Teaching ‘opposing views’ of the Holocaust is the latest effort to rewrite history
A Texas school district has written a new chapter in the ugly history of Holocaust denial.
An administrator at Caroll Independent School District in South Lake told teachers to include books that present “opposing views” of the Holocaust. “Make sure that if you have a book on the Holocaust, that you have one that has opposing, that has other perspectives,” executive director of curriculum and instruction Gina Peddy told a group of disbelieving educators.
The only other “perspective” on the Holocaust is denial. The demand to include it as a legitimate point of view is part of a larger effort to rewrite history to please those who fear the growing diversity of the United States.
Holocaust denial is nothing new. It began as soon as the camps were liberated. General Dwight Eisenhower, supreme commander of Allied Forces in Europe, anticipated such denial might occur.
“I made the visit [to a concentration camp] deliberately, in order to be in a position to give first-hand evidence . . .if ever in future there develops a tendency to charge these allegations merely to propaganda,” he explained. His fears were soon realized. Deniers claim either that the genocide never happened or that the numbers killed were grossly exaggerated.
The Texas episode adds a new insidious twist to this old lie. Rather than openly denying the murder of 6 million people, it labels the genocide as a subject for debate rather than an established fact. The call for opposing points of view sounds reasonable. Why not expose students to different interpretations? That argument works for genuinely disputed issues but not verified events. Historians continue to debate the causes of WWI, but no legitimate scholar questions what the Nazis did to the Jews. Not every issue has two sides deserving of equal time.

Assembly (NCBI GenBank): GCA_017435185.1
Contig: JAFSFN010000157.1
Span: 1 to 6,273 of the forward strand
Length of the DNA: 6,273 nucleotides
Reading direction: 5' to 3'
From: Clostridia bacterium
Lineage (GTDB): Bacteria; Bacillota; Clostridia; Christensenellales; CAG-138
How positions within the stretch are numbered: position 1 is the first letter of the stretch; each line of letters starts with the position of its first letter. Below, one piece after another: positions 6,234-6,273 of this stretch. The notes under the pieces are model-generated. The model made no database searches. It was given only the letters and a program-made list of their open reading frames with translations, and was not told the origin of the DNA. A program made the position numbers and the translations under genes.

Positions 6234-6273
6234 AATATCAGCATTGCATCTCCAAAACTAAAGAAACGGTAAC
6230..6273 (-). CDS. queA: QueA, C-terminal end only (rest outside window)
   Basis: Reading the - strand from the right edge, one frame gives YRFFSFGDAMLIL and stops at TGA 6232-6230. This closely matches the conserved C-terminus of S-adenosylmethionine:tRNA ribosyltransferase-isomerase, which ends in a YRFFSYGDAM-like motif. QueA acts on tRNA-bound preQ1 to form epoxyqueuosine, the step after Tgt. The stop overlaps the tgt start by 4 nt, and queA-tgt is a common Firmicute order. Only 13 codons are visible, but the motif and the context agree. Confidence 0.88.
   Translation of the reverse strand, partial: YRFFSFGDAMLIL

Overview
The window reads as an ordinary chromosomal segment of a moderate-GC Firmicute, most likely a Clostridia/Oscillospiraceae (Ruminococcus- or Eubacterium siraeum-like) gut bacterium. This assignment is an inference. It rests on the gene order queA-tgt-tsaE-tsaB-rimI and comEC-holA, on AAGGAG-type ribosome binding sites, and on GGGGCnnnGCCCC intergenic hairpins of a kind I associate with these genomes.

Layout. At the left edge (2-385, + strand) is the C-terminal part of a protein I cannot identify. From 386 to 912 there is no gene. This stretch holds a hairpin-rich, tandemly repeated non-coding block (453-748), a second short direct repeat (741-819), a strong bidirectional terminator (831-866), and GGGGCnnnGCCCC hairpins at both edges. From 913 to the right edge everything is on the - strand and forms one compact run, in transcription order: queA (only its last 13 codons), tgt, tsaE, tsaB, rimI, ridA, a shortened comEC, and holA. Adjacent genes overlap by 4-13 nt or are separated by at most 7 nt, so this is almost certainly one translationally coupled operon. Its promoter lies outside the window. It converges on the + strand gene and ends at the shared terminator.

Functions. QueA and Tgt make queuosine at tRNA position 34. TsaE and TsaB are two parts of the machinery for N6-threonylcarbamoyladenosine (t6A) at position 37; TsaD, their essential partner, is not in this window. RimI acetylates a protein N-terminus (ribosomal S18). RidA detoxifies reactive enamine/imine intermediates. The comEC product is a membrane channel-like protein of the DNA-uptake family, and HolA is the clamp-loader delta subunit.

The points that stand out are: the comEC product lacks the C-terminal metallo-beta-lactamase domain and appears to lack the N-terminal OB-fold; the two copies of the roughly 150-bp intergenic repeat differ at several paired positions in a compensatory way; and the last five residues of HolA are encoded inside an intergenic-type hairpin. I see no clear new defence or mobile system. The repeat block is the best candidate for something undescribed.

The Holocaust is not the only genocide being denied. The Turkish government still refuses to acknowledge the Armenian genocide of 1915. Bosnian Serbs nationalists deny that the 1995 massacre of approximately 8,000 Muslim men and boys at Srebrenica by Bosnian Serb and Serbian paramilitary forces was genocide. The government of Myanmar makes the same claim about the slaughter and forced expulsion of Rohingya in 2016-17 and the government of Sudan has denied the genocide in Darfur (2003-present).
Holocaust denial is part of a broader effort to create a celebratory version not only of U.S. history but of Western civilization. Its proponents embrace American exceptionalism, believe in manifest destiny, excuse the removal of Native Americans, and play down slavery and Jim Crow. Holocaust denial fits well into this narrative. The United States did not perpetrate the genocide, but it has a history of antisemitism, which has increased in recent years. “Make America great again” proponents who express pride in their “European heritage” (a euphemism for white supremacy) have no trouble minimizing or denying what white Christians in Germany did to Jews.